While Punk stayed home with Rico and Yoda, Kooka and I took a group of our dancers to a convention in Minneapolis this Sunday. It's a weekend event with tons of different styles of dance taught by professional choreographers, and artists from New York, LA, Europe. We all had smiles on our faces when the jazz guy pointed them out for having the best timing in the room. We smiled a little bigger when the LA dance lady told them they were doing everything right. We actually cheered a little when the old Russian ballerina called Kooka up onto the stage to show everyone what "lovely technique looks like". But we cheered even louder when the lyrical guy presented Kooka with the "weekend warrior lyrical dancer" award for the whole room. It was a good day for Kooks.

Yoda has spent spring break drawing countless hopscotches on the sidewalk, begging to stay up later than she should, reading chapter books, baking with her big sister, watching 80's movies with her big brother, and basically reveling in the fact that we are all here together. She's also become very impatient on the whole Harry Potter situation. Apparently I'm not reading them fast enough, and while Kooka and I were away for the day, she decided to curl up in the beanbag and read book 4 by herself. I asked if she could even read and understand all of the words, to which she replied, "Yes, most of them but the book was so heavy that I couldn't hold it up, so I had to stop."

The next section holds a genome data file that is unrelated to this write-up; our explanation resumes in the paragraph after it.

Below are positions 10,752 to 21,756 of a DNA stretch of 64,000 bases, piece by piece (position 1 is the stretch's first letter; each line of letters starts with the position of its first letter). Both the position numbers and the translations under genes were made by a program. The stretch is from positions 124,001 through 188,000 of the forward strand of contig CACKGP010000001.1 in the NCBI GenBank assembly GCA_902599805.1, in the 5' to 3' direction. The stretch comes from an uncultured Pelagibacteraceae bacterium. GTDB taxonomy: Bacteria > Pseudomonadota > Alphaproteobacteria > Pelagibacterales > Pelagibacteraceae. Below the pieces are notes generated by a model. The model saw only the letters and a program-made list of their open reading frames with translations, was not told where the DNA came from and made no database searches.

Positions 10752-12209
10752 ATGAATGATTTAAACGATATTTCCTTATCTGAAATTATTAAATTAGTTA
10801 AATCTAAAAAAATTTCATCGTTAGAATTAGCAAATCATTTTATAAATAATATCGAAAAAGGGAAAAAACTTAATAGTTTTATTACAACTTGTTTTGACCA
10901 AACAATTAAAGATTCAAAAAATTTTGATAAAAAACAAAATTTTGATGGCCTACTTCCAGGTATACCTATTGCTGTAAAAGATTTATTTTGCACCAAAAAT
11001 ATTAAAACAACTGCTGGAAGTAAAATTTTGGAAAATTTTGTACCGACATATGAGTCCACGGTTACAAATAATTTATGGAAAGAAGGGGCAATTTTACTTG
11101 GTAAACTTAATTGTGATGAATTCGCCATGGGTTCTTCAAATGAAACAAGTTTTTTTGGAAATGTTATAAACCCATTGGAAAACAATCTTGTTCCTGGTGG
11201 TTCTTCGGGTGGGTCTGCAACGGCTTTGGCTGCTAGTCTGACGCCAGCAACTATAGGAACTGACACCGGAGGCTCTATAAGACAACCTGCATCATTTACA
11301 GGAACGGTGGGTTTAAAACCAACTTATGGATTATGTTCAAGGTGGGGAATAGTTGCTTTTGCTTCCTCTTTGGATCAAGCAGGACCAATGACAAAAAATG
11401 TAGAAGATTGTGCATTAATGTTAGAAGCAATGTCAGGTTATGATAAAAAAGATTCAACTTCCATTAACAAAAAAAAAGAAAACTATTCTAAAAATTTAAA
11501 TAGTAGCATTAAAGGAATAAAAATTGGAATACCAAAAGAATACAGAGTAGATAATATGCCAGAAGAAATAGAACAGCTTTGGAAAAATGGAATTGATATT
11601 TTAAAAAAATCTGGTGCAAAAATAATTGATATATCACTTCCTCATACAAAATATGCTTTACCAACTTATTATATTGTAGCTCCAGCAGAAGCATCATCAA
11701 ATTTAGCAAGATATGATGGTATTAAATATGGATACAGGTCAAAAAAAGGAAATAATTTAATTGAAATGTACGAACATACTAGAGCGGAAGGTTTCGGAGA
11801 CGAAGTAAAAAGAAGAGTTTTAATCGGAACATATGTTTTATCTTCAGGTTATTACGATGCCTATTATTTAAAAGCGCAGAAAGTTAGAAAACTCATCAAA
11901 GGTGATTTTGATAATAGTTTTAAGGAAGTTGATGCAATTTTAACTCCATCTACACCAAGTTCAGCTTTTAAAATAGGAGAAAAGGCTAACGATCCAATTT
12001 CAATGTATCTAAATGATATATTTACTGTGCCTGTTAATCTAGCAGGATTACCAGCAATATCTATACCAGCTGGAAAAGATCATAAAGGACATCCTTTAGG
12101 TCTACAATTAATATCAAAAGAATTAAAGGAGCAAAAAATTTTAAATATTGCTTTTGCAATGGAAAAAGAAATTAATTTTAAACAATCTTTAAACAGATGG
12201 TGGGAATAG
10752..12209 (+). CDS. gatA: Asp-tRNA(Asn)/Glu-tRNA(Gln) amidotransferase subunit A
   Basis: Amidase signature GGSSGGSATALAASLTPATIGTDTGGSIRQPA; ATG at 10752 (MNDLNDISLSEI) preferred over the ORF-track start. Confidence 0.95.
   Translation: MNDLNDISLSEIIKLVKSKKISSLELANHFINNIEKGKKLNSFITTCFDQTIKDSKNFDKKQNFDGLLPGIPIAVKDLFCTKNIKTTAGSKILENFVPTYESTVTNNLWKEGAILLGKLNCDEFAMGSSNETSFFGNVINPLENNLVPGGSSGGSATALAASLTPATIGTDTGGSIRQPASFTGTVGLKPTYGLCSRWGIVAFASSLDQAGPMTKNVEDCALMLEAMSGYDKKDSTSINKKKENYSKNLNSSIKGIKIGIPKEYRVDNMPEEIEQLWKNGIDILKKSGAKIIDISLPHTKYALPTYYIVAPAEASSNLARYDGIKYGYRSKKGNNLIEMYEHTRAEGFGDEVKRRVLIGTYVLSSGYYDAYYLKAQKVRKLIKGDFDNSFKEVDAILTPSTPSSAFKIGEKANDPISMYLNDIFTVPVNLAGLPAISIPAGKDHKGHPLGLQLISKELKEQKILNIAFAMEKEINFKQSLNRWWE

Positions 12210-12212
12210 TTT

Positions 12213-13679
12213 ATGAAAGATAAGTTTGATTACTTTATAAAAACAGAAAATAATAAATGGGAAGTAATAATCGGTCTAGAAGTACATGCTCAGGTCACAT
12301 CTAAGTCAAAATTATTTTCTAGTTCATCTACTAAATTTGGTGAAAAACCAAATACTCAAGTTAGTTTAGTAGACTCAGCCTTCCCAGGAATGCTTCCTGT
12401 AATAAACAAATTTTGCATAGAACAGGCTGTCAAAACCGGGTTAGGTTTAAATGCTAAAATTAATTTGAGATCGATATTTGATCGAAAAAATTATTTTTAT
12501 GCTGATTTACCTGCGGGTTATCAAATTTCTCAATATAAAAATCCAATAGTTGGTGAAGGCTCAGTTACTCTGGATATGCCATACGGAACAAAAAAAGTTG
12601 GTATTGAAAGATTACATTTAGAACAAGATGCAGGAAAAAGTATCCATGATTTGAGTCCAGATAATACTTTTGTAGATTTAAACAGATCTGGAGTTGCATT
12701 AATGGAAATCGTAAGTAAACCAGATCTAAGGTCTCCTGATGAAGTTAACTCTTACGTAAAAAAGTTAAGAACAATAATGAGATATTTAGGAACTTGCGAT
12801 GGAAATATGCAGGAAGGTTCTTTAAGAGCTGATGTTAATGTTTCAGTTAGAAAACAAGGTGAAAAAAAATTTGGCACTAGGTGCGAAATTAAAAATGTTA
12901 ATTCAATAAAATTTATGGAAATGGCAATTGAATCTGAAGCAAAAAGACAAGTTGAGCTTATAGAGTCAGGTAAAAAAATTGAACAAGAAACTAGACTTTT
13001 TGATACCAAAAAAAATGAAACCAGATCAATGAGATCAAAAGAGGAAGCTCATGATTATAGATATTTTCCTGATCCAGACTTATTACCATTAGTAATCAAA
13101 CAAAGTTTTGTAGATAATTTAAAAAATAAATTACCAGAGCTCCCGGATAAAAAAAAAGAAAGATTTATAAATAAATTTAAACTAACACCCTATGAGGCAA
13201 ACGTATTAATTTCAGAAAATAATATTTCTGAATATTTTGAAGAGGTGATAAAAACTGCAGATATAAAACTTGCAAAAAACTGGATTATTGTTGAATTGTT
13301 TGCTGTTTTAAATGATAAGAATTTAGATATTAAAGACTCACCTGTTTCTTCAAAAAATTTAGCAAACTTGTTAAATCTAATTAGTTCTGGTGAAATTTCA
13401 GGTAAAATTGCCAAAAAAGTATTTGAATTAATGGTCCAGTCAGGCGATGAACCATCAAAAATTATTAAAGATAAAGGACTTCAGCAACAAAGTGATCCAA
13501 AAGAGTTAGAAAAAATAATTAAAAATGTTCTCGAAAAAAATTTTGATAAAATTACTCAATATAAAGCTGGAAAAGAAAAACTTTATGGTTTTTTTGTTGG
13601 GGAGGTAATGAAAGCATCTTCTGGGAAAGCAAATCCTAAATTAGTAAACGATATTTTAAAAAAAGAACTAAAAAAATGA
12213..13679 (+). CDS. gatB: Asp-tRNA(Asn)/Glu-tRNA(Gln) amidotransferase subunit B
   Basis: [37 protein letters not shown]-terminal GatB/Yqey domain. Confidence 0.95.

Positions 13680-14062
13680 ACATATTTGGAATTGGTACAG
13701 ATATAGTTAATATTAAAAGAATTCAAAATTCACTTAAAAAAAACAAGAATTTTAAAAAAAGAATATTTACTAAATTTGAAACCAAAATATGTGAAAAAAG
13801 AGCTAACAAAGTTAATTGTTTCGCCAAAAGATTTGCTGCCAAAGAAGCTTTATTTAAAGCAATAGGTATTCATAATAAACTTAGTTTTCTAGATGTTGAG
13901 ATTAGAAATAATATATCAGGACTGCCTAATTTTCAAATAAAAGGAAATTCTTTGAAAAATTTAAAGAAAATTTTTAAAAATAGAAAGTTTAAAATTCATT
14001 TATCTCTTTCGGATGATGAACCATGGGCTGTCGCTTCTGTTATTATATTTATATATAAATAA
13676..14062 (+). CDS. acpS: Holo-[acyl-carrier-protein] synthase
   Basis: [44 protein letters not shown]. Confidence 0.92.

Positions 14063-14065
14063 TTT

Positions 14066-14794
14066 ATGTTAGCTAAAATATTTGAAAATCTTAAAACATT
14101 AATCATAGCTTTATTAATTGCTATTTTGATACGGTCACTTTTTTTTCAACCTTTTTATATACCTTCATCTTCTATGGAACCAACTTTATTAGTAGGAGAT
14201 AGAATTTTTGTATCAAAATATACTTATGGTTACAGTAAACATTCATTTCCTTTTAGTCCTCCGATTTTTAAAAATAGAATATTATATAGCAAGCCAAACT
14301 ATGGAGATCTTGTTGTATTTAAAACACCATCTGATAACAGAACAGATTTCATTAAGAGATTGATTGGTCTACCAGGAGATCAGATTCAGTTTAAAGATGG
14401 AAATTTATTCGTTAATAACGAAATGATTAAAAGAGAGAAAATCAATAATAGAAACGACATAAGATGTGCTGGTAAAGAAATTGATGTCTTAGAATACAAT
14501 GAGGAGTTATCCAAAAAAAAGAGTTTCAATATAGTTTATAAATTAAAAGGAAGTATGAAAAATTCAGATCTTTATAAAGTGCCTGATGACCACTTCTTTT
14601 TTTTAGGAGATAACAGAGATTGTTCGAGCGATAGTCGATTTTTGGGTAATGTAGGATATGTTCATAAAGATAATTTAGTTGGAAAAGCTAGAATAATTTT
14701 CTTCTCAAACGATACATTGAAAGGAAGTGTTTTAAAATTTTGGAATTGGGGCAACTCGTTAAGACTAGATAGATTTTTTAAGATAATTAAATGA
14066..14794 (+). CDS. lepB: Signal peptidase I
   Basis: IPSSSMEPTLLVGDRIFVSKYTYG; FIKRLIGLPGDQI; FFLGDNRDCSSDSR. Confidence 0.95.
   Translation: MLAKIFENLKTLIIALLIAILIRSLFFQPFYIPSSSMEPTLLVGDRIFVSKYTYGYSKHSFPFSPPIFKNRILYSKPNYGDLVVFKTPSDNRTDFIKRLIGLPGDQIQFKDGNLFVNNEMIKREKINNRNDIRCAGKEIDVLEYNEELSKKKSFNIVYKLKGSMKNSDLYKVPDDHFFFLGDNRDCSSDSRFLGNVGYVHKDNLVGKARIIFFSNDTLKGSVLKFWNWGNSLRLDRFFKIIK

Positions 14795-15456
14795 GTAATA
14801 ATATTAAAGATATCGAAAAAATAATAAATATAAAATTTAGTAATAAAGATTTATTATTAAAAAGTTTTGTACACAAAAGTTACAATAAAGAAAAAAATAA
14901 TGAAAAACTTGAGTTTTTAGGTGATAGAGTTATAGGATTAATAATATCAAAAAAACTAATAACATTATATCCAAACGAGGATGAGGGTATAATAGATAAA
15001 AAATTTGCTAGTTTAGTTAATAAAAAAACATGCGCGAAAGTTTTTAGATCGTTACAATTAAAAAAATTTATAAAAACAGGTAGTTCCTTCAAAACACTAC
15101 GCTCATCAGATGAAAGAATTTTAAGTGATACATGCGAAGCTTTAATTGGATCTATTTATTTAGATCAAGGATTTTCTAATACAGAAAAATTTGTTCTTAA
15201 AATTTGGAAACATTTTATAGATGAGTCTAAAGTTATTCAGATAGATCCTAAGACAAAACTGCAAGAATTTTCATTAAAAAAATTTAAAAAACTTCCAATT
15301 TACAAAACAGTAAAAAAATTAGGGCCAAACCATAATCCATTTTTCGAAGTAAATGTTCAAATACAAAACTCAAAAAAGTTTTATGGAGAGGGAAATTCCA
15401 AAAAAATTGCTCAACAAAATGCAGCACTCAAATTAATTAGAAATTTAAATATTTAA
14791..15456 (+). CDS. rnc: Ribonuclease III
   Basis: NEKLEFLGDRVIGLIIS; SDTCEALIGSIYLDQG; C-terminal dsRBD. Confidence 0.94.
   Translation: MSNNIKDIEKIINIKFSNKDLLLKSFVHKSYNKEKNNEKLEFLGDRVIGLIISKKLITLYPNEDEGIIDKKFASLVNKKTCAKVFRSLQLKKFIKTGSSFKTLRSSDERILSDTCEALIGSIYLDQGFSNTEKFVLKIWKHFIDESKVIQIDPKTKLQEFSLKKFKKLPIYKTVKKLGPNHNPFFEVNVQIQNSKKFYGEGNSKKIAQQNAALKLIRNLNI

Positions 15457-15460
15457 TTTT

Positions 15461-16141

Yoda also got to visit the radiation room today. She was pretty excited to see the big robot that was going to fix Daddy's cancer. After the technicians let her use the remote to turn the giant machine on its side, and to slide the table in and out, she became very excited about the snack bar, where she shoveled down four saltines, and continued to ask how many sugars she was allowed to put in her cider.

The rest of the weekend was as lovely as it could be right now. Our neighbors brought us incredible organic fajitas, and our friend David stopped by with fresh, homemade New York Style cheesecake. We're not talking about the kind you just whip up with cream cheese - noooooooooo. We're talking about that stuff you have to beat fresh ingredients into while a cabbie insults both you and your mother; turn your oven on, then off again, then back on; have a rabbi bless it while your mother shouts in Yiddish that you're doing it all wrong; and wrap it in cold towels soaked in Rudy Giulanni's tears.

OK, I'll admit, I have no idea what makes a cheesecake "New Yorky", but Rico does, and he said it was just as good as anything he'd ever had from a NY bakery. This is reallllllly saying something about that cheesecake.

In case you're new - Rico is New York snarky about his food. I have an idea that if I took a fresh cheese pizza straight from Lombardi's in Little Italy, and set it in a Domino's box, he'd take one bite and declare it "garbage." Sooooooooo kudos to that cheesecake - you 'da real MVP.

Kooka wasn't home, but Punk also declared it delicious, as did Yoda. I took a bite, and while it WAS fantastic, I saved my piece for Rico. I haven't seen him that happy over food in many months, so I will gladly take a snack-pack pudding for dessert, if it means I get to see that smile again.






- Posted using BlogPress from my iPad

Friday, March 18, 2016

the good, the bad, and the ugly

Let's start with the ugly:



Who the actual hell created these things? In case you're unfamiliar, this is one of Kooka's robot babies from health class. She's named him Tyler. Not only is he annoying - he's hideous. Oh, and meet Tyler's equally attractive (but slightly less demanding) sister, Taylor.